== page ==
poetry quarterly

10th anniversary

POETS IN FEDERAL GOVERNMENT ISSUE

Pepper Smith

 

PENNSYLVANIA AVENUE NW, FEDERAL WORKER

Out of the Old Post Office and under Ben Franklin
I walk Pennsylvania Avenue every evening with the sunset behind,
the Washington Monument out front like a speedometer needle
and dodge bus lines, joggers, suitcases, backpacks, strollers,
the homeless men outside the Canadian Embassy
and have moments in the clear like a broken field runner
on the Grand Boulevard of the Republic
A view huge, unobstructed, framed by national buildings
Pennsylvania Ave NW directs us to the Capitol lit like a Roman skull for the evening
and I’ll stay with it until veering off at Constitution toward Union Station
and the MARC commuters with their monthlies.
Used to I’d straighten up as I approached the Capitol building
and I’d skim every state’s paper down the line outside the Newseum
or window shop the power dreams in suited steak eaters inside the Capitol Grille
—better not to court the king and live on lentils.
Better to check out the little seasonal dioramas left in an office window.
or negotiate a path through the skaters at the Meade memorial.
Did you know the capitol dome is made of iron and glows like hard-shell plastic?
See it once and you’ll always see it.
Back home I was a public high school student body president
and thought somehow I would end up significant.
It would just happen. That thought ended quickly but on Penn Avenue I can still feel it—
immediately I add I am grateful to be a GS-11 with Workman’s Comp therapy,
able to leave at 5:30, happy the sky is clear this evening.
The FBI looks like a waffle iron fortress.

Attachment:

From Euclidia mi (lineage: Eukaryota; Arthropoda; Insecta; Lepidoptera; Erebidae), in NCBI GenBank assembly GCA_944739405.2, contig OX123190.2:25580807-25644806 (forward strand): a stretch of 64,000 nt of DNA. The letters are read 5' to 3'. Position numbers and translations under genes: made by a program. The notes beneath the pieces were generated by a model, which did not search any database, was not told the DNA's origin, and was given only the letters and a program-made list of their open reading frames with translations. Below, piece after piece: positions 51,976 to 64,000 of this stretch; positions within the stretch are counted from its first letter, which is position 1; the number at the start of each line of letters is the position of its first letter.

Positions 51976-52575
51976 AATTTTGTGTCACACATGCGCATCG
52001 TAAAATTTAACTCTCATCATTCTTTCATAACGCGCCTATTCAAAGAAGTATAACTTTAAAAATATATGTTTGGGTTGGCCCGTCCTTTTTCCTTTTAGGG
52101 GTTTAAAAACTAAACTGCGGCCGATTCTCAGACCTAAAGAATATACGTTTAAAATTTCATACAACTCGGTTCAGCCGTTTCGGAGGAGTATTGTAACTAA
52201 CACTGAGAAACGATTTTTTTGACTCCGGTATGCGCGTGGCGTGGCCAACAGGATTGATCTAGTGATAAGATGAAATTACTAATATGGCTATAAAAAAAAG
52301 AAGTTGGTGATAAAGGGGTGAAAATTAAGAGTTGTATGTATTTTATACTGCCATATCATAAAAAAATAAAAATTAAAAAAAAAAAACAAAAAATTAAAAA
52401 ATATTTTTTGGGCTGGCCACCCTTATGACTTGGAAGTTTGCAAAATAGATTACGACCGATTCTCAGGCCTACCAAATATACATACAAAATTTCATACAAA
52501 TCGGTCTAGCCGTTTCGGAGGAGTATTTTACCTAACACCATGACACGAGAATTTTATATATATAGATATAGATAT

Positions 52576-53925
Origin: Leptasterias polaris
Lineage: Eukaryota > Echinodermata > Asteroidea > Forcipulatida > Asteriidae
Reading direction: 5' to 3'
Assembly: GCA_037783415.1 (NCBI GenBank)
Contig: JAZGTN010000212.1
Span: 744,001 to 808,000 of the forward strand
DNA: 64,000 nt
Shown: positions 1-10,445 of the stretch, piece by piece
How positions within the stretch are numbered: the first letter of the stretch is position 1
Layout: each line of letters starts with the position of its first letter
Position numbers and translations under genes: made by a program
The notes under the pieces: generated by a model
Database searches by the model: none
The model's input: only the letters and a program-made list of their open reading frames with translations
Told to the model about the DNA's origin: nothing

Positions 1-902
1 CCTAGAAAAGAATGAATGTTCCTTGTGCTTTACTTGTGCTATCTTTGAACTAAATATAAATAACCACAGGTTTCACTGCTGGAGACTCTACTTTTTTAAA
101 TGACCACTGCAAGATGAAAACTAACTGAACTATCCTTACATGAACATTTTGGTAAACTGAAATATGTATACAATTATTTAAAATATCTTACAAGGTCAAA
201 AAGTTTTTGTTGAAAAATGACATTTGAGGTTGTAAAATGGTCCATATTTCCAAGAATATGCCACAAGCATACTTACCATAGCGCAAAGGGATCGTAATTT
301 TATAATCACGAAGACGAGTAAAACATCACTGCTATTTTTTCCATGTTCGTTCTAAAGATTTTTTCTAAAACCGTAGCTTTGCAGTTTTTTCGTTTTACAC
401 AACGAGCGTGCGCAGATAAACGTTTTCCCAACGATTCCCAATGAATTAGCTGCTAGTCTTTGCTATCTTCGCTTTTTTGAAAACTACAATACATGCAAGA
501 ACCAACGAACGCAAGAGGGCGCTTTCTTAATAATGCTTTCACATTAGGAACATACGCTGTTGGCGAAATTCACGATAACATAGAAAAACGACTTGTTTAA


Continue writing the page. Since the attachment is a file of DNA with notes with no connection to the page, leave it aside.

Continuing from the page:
General Winfield Scott Hancock sits on the horse in life he was too heavy for.
Looking right past I.M. Pei’s East Wing sharp edges
I glimpse the National Mall in patches run down by softball
and festivals with low budgets and orange holy fences
and then I cross the hot dog cart beside the DoL embankment.
On this clear cold night I can already see Mars and Venus
as I turn down Louisiana and pass the Masonic griffins outside Jones-Day.
Every time I pass I think of a story a friend there told me about a
man with a corner office who smoked behind a pile of foot-smashed stubs and never worked
–no one knew if he had something on someone or was just mascot crazy.
In my 20s I had a friend at C-SPAN.
Once we walked over to the south side of the Capitol to watch the sunset.
We ran back in the rain. I still think about that.
Here comes the President. It’s him because there’s a lot of weapons
and the black ambulance.
But tonight the moon is even larger than the Capitol
and it’s better to walk invisible down this wide alley of sky, sharp
edges and engraved quotations and it is beautiful to pay attention.

 

 

 

Pepper Smith has been a Specialist at the National Endowment for the Arts since 2006, and is a former US
Peace Corps Volunteer. He works in DC and lives in Ellicott City MD, so he has a long commute.

 

 

Published in Volume 13, Number 3, Summer 2012.